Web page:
The U.S. Government has moved forward to restrict Vande Bharat flights being operated by Air India to and from the United States of America, as they notice unfair and discriminatory practices with respect to US Carriers on the Indian side.
The US DoT order, issued overnight, states that the GoI has imposed restrictions that prevent US air carriers from making use of their charter rights. Essentially, the GoI has prevented US Carriers from conducting India – US passenger charter operations.
The language is scathing,
In this regard, we note that Air India has been conducting self-described “evacuation” charters (i.e., repatriation charters), between India and the United States in both directions since May 18, 2020. On May 19, 2020, an official from the Department advised Air India of the Department’s concerns that some, if not all, of Air India’s so-called evacuation charters have gone beyond true evacuations (at least on the India to the United States segments) and involved sales to any member of the general public able to enter the United States. On May 26, 2020, Delta Air Lines, Inc. (“Delta”), via letter, requested permission from the Indian Ministry of Civil Aviation (MoCA) to perform repatriation charter services similar to those provided by Air India. To date, Delta has not received approval to perform the requested repatriation charters.
This restrictive and discriminatory treatment of U.S. carriers as regards charters has important implications in the area of scheduled operations as well. On March 25, 2020, the GoI suspended all scheduled passenger services in response to public health threats. On June 3, 2020, Air India released a schedule for additional repatriation flights that includes 49 U.S.-India round-trip charter flights that are scheduled to operate between June 10-July 1, 2020. On June 13, Air India released a schedule for 10 additional repatriation flights between June 20-July 3, 2020. Prior to the March 25th suspension of scheduled passenger services, Air India operated 34 round-trip flights per week to the United States. With 59 flights advertised for the period from June 10 to July 3, 2020, Air India would be performing charter operation at a rate of 53% of the operations it previously performed as scheduled services. As such, it appears that Air India may be using its passenger repatriation charters as a way of circumventing the GoI-imposed prohibition of all scheduled services. This situation, in which Indian airlines are permitted to perform services pursuant to their rights under the Agreement while U.S. carriers are not, creates a competitive disadvantage for U.S. carriers vis-à-vis Indian carriers, in contravention of the fair and equal opportunity to compete provision of Article 11 of the Agreement.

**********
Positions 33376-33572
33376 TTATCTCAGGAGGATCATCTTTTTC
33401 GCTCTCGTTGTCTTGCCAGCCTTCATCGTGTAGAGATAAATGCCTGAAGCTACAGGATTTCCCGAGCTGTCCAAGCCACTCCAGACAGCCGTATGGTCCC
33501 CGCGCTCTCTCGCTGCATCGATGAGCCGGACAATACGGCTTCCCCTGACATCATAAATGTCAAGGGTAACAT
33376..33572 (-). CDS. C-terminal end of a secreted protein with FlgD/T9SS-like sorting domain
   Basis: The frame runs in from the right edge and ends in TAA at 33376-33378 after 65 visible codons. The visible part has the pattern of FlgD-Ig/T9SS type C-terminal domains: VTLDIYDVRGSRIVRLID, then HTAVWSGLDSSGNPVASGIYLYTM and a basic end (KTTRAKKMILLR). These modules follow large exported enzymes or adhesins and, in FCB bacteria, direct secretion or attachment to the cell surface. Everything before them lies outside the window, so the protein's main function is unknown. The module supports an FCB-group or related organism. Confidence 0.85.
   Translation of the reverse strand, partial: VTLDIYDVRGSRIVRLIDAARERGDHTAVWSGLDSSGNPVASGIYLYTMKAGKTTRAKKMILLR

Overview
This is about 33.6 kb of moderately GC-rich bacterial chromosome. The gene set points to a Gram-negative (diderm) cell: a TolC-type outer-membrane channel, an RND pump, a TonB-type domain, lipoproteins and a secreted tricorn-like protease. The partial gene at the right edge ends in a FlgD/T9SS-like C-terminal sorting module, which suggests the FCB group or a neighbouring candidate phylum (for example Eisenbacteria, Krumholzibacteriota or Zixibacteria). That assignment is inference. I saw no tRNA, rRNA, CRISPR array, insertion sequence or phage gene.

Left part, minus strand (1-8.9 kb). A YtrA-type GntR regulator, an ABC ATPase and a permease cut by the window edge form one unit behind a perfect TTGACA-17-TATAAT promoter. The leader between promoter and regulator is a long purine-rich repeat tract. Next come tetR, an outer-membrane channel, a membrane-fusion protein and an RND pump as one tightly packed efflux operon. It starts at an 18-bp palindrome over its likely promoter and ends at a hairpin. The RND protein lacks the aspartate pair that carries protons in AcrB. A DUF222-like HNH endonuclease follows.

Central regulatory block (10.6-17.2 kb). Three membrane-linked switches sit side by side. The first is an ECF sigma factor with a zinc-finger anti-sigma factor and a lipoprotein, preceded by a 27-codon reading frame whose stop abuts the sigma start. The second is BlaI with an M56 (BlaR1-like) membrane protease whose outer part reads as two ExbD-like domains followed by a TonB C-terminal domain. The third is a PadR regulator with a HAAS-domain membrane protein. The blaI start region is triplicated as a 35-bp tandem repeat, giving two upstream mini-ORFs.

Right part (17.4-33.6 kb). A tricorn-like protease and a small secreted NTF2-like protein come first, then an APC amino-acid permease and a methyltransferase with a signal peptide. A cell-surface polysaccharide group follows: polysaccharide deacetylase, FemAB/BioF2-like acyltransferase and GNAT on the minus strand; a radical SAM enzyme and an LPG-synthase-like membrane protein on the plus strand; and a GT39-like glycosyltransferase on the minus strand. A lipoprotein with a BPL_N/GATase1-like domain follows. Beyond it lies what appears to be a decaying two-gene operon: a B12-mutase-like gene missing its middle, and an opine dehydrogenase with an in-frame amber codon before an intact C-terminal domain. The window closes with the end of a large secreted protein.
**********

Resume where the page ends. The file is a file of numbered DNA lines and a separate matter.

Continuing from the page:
The US DoT states that the US Government first registered its objections with the Government of India via the US Embassy New Delhi on May 28, 2020, but the government of India has failed to remedy the situation so far.
The view of the US DoT is, that they will now scrutinize each and every flight to be operated between India and USA operated by Air India, and authorise them on a case-by-case basis. Air India will need to file applications for each flight at least 30 calendar days before the proposed charter flight going forward.
This move should put an end to the unilateral one-sided operations being made by Air India between India and the United States. It might mean that either Air India will also stop operating more charter flights to the USA after this current bout of 59 flights, or it might also allow Delta and United to start charter flights to India. Either way, this is a poor show on the Indian side which had to be served a US DoT order to jolt them back into the reality that their operations are one-sided and do not reflect the true nature of a market where competition is allowed to thrive.
This is not the first time Air India has become a tool to implement the requirements of a competitive agreement. The US DoT had, last year also issued an order on Air India’s US operations when the US carriers were not being allowed to do their own ground handling in India.
What do you make of the US DoT order, and will it tip the hand of India to open up international aviation as people have been clamouring for?
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